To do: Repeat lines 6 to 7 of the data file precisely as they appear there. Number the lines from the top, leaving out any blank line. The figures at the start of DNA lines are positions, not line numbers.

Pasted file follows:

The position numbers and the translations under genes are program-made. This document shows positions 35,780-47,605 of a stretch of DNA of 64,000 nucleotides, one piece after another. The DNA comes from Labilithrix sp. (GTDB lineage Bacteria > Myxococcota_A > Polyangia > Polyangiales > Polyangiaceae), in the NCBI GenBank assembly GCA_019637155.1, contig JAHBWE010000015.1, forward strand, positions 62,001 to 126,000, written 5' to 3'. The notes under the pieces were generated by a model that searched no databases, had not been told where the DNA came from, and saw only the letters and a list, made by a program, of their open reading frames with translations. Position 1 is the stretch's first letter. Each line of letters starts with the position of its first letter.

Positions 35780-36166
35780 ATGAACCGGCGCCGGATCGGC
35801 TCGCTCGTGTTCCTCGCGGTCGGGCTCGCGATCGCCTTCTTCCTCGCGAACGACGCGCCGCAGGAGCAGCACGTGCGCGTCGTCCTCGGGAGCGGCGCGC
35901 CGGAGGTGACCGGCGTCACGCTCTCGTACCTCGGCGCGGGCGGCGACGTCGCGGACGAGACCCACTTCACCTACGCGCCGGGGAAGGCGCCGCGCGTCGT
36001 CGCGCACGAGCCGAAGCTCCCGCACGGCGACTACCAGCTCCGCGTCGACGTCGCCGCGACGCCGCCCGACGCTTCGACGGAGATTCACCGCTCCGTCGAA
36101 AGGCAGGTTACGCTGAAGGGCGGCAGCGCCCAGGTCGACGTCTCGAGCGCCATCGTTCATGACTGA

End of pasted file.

36001 CGCGCACGAGCCGAAGCTCCCGCACGGCGACTACCAGCTCCGCGTCGACGTCGCCGCGACGCCGCCCGACGCTTCGACGGAGATTCACCGCTCCGTCGAA
36101 AGGCAGGTTACGCTGAAGGGCGGCAGCGCCCAGGTCGACGTCTCGAGCGCCATCGTTCATGACTGA